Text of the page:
As I pad around in my pajamas this morning, getting ready to do some writing on my day off, I was thinking about what kind of person I would be if I were insanely rich. And I think I’d be an eccentric recluse who only wears pajamas and spends all day writing/reading books and getting lost in the garden maze. I’d rarely be seen in public, except once a year when I’d premiere an elaborate opera production sung by teenagers in the custom-made opera house I had built on the edge of my property. Next door, there’s an art gallery filled with the work of my globe-trotting photographer husband. Admission is free, but you have to pet the dogs before you’re allowed in.
Casual question inspired by a friend’s more formal survey: What’s your morning routine, and how much time do you like to take before you have to head out into the world? Why?
My answer: A defining character trait of mine is that I really, *really* don’t like to be rushed. Nowhere is this more evident than in my morning routine. Ideally, I will get out of bed at least 4 hours before I have to leave to go anywhere, so that I have 3 hours to work (I absolutely do my best work in the morning), feed/care for the pets, eat a little food, browse my social media platforms, write, contemplate life, daydream, pad around the house doing small chores, etc., and then 1 hour to leisurely get ready to go outside and face the world. That hour generally includes showering, brushing my teeth, skin care, drying my hair, and getting dressed with ample time built in for getting distracted by stuff on my phone and petting the cats.
I *can* get ready to go out much faster, but I really don’t like to. I build all this time into my morning so that when I do go out into the world, I feel calm, happy, and ready for human contact. I can do this on 3 hours with little to no ill effect. 2.5 hours is mostly okay. Less than that really starts to strain my calm. If I wake up late or find myself having to get ready in a hurry for some reason, it usually affects my state of mind for the entire day, so I really try to avoid those situations.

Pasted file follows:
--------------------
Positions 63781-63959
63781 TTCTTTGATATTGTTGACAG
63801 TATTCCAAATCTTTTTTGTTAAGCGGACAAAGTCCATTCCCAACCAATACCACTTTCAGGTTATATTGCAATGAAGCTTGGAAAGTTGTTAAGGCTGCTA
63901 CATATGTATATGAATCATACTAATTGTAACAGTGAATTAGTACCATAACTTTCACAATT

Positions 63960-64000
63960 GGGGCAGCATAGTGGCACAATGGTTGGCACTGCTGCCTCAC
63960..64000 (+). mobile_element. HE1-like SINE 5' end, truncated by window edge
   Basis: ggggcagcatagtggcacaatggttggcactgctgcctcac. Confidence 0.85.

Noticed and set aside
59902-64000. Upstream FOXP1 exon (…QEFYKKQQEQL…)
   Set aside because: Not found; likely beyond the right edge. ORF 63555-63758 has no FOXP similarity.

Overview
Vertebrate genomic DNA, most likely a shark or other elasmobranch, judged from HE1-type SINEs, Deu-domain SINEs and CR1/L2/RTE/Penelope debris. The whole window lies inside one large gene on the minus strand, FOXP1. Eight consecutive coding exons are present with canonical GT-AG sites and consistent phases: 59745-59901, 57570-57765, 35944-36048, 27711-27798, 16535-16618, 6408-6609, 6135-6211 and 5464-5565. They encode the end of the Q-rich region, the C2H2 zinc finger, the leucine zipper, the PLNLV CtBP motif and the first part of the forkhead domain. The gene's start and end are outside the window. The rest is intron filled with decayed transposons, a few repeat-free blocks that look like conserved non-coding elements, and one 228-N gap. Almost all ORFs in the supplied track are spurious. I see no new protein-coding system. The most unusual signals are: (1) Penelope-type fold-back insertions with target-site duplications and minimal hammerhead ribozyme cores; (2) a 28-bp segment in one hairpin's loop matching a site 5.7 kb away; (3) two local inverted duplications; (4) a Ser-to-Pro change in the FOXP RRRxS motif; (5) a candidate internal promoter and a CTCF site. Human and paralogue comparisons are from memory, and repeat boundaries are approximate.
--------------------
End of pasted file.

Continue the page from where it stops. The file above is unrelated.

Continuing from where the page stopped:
How about you?
(Warning, this post gets pretty ranty by the end.)
“I’ve done a lot as an athlete. So I don’t want to take anything away from that. But at the same time I don’t think that’s why I’m here today in this room. There are other athletes who are more decorated or more accomplished, but they’re not as funny and they’re not as cute.”
Okay, not just that. Not by a long shot. This interview is absolutely worth reading, and it isn’t just full of stuff like that. And as irritating as it can be (to him, I’m sure) that all interviews eventually become largely about his sexuality, I’m mostly glad about that because he’s saying things that have needed to be said, loudly and in public, for a long, long time. [Read more…]
#tbt Back in the winter/spring of 1995, I was on tour with Maurice Sendak’s theater company playing Kathy in Really Rosie. We were playing Tempe, Arizona, and we had a Monday off, so a bunch of the cast, musicians, and crew decided to take a trip to the Grand Canyon.
Most of the company (those who were going) left for the Canyon right after our Sunday afternoon show, but our small party of four included costume mistress Lora Dole, who had to do show laundry before she could head out. Temperatures in Tempe were in the mid 80s when we left, but as the four of us (Lora, Jonathan Powers, James David Jacobs, & me) drove up towards our destination, it gradually got colder, and by the time we reached Flagstaff (where we stopped for dinner) it was clear that our current attire was *not* going to cut it. We bought cheap hats and gloves at a gas station, and continued on our way.
We arrived at Grand Canyon National Park in the middle of the night, canyon covered in snow, air frigid, lit *entirely* with stars, and got our first glimpse of the glory that was ahead of us. After some surprisingly decent sleep in a nearby motel room, we raced back to the park to spend the day. It was incredible. It was freezing, and we were all inadequately dressed, but we honestly did not care.
In retrospect, it’s amazing that none of us fell off a cliff in the snow and ice (most visitors had boots and/or ice cleats…we were mostly in sneakers). We hiked down as far as we could, until we reached a sign that warned not to go any further without two days’ worth of water (we had maybe five small water bottles stowed in James’ backpack), then hiked back up. Jonathan took this photo near the end of the day.